Rhodolite is a variety of Pyrope that was discovered in 1882 in North Carolina, USA. It was named after the local Rhododendron flower, which it resembles in color. Rhodolite Garnet is defined by this purplish color.
Chrome Pyrope Graph Points
Chrome Pyrope 0.59ct.
Appears "Crimson" Red
in Transmitted Light
Rhodolite Graph Points
"Raspberry" Pink Rhodolite
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Magnetism in Gemstones
An Effective Tool and Method for Gem Identification
As with other Pyrope varieties, the Pick-up response can be relatively weak, and Rhodolites at the extreme low end of the range may only show a Drag response. The graph below shows Rhodolite graph points. Like Malaya Garnet, Rhodolite is often a mixture of Pyrope, Almandine and Spessartine. Most points fall well inside the boundaries of the Pyralpsite ternary. Point positioning also tells us that this variety of Pyrope Garnet is not just distinguished by its unique purple color (which may be influenced by trace chemistry), but also by its major composition, which tends to involve more Spessartine (manganese) and less Almandine (iron) than what is seen in Standard Pyrope. The range of composition also indicates that most Rhodolites are closer to the pure Pyrope end member than are Standard Pyropes, meaning Rhodolites have higher magnesium content than Standard Pyropes.
Rhodolite color is purplish red to reddish purple or pinkish purple. Color intensity can vary from light (below left) to dark (below right). Purple color is the result of the ratio of chromium/vanadium (pink component) to iron and manganese (blue component), with iron content lower than in Standard Pyrope.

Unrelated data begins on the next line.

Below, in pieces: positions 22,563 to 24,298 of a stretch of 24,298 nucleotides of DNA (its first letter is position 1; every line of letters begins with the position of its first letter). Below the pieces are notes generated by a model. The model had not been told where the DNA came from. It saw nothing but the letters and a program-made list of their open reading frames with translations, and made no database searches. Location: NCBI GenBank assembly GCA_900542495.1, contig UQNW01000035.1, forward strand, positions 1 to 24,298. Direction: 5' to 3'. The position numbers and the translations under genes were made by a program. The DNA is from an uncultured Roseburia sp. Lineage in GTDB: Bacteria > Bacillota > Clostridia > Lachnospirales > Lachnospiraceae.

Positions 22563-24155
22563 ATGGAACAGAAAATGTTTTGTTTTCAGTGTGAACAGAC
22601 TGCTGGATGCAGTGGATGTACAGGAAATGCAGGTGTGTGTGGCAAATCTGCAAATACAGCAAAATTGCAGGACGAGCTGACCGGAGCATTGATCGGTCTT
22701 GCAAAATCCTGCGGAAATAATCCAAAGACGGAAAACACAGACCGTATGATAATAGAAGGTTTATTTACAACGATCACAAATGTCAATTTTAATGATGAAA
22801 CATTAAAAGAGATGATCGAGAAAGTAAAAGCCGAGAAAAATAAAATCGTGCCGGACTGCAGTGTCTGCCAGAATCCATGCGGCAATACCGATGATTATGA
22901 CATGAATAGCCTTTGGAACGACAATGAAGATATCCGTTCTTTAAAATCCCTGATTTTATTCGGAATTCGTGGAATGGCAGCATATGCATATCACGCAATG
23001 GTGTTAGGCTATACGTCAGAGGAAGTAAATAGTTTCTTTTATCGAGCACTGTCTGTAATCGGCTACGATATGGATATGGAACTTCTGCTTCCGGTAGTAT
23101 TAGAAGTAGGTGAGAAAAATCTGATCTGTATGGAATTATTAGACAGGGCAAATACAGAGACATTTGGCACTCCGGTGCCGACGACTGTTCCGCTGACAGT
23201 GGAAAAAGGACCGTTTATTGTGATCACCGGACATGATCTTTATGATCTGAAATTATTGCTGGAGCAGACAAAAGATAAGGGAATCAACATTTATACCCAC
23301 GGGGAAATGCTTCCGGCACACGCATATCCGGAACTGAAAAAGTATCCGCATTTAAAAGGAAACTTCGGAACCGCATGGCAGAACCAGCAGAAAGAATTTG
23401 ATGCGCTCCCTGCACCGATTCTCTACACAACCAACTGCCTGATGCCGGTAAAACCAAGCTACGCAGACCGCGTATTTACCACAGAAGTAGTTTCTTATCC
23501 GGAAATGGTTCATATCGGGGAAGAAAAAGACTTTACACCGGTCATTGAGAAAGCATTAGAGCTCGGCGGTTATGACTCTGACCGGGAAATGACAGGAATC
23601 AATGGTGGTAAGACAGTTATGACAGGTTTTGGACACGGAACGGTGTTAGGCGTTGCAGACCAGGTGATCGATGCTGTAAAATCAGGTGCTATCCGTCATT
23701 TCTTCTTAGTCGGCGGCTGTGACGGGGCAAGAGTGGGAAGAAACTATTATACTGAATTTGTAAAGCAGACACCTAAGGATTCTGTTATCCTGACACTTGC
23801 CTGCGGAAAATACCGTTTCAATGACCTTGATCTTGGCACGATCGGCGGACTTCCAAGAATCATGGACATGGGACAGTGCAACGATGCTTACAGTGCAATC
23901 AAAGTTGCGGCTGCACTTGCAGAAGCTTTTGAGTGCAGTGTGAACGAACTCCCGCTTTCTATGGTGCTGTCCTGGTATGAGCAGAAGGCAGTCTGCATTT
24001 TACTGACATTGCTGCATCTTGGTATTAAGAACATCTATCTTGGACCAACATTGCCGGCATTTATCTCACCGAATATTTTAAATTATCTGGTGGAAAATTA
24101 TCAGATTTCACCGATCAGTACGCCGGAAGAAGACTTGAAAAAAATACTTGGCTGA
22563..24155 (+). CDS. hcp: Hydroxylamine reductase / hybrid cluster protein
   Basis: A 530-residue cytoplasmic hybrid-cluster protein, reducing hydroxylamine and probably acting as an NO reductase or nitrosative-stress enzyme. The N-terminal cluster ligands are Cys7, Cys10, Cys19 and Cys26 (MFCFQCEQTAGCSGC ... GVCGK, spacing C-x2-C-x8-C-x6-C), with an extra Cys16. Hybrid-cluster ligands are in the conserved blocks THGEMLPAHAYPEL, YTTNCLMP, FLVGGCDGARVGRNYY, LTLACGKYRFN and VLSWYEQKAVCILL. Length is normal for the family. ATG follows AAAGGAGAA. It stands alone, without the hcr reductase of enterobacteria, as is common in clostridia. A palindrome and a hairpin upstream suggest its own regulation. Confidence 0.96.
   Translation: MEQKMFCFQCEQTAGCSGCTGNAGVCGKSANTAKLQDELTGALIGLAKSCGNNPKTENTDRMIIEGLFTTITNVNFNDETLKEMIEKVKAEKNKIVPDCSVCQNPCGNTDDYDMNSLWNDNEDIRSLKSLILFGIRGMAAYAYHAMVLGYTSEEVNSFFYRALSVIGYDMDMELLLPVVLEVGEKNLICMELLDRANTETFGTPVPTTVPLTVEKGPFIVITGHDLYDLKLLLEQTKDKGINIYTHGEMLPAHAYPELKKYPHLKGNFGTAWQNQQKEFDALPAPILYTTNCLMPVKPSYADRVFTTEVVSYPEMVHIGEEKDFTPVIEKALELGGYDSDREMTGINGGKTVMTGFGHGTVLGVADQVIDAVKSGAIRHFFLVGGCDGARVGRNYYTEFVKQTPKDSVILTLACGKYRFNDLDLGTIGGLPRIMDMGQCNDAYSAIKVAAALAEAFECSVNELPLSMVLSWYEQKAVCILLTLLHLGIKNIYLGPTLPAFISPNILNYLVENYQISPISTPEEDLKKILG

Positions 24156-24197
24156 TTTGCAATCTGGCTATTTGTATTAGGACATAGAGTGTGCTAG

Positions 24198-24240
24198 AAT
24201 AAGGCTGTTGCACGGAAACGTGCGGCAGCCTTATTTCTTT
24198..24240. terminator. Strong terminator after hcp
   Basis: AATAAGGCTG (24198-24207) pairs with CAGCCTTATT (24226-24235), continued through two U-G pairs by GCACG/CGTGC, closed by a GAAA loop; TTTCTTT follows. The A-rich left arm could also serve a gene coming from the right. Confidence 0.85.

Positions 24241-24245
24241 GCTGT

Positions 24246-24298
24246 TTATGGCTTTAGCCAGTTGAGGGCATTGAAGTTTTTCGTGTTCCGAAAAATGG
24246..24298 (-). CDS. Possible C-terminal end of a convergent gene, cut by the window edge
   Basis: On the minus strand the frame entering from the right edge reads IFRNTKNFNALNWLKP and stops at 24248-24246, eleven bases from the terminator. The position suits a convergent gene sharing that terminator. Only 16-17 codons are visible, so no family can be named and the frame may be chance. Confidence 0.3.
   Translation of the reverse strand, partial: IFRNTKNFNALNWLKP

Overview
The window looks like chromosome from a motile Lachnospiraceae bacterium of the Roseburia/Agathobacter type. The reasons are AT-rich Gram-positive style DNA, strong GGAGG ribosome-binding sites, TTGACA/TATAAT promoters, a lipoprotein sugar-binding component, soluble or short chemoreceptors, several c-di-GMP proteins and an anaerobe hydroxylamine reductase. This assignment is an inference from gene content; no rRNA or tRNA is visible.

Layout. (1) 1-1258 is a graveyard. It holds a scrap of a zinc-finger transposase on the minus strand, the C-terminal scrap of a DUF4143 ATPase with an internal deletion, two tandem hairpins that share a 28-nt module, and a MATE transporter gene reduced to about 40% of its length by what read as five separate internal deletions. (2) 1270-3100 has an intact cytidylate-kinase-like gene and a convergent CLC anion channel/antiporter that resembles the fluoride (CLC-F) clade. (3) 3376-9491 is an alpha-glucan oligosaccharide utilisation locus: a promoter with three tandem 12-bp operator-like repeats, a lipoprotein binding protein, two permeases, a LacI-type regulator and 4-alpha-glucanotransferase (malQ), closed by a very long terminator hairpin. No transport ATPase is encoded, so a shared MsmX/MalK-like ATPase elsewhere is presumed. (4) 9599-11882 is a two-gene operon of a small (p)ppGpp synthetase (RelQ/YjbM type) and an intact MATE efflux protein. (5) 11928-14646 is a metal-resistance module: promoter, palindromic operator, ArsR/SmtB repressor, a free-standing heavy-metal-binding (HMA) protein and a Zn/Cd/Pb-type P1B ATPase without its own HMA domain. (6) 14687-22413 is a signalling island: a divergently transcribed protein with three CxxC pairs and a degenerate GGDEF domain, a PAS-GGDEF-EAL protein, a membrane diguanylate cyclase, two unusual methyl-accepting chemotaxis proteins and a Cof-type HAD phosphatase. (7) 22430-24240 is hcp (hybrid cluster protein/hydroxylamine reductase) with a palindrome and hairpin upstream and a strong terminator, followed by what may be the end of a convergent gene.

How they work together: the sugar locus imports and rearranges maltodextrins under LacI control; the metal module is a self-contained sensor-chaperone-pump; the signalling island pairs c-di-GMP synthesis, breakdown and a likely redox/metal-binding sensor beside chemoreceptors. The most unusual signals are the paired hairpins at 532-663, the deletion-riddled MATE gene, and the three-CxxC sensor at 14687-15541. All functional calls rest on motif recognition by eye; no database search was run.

Gems that are reddish purple (2 photos above) with a predominant hue of purple tend to show color shift to pink or red when viewed under incandescent light. Rhodolites that are purplish red (2 photos below) have a predominant hue of red or pink in daylight. Gem dealers use "fruity" names to refer to these Rhodolites, such as "Cranberry" Rhodolite, "Raspberry" Rhodlite, and "Cherry" Rhodolite.
Light Purple Rhodolite
Dark Purple Rhodolite
"Cranberry" Red Rhodolite
(Sri Lanka 3.83ct)
The Uvarovite/Knorringite content, plus some Grossular content, represent multiple component species within the Chrome Pyrope mix. These additional end members place Chrome Pyrope graph points above the Pyralspite ternary toward the Ugrandite ternary so that the points are positioned between the two, as seen below. The points move upward as higher chromium content raises the gem density and refractive index. The upward positioning of Chrome Pyrope points could also be in part be due to the lower magnetic susceptibility of chromium as it replaces iron, moving the points to the left and away from the Pyrope-Almandine line.
Chrome Pyropes, which include Anthill Garnets, have even lower magnetic susceptibilities than Pastel Pyropes, and these gems also show a Drag response rather than a Pick-up response (although very small gems pick up). The refractive index range is very similar to that of Pastel Pyrope. Chrome Pyropes typically have a deeper red color than Standard Pyrope or red Pastel Pyrope due to high chromium content derived from Uvarovite/Knorringite. The coloring agents chromium and iron are the same ones that give Ruby its blood-red color. Chromium content has been reported to be in the range of 4% - 8% chromium oxide for most gem-grade Chrome Pyrope. This is considerably more chromium than what is found in other Garnets, and is likely responsible for a small percentage of the total magnetic susceptibility.
3 Chrome Pyropes (center gem is 0.97ct)
Some key identification parameters for Chrome Pyrope are:
1) Vivid red, orange-red or purple-red color in transmitted light
2) Chromium absorption spectrum visible with a spectroscope
2) Low refractive index range: RI 1.733- 1.746
3) Drag response due to a low magnetic susceptibility range: SI 4.55 – 10 X 10(-4)
Key identification parameters for Rhodolite are (based on 50 test samples):
1) Reddish purple or purplish red daylight color
2) Refractive index range: RI 1.739- 1.766
3) Pick-up response due to a moderate magnetic susceptibility range: SI 10.6 – 18.9 X 10(-4)
Rhodolite & Chrome Pyrope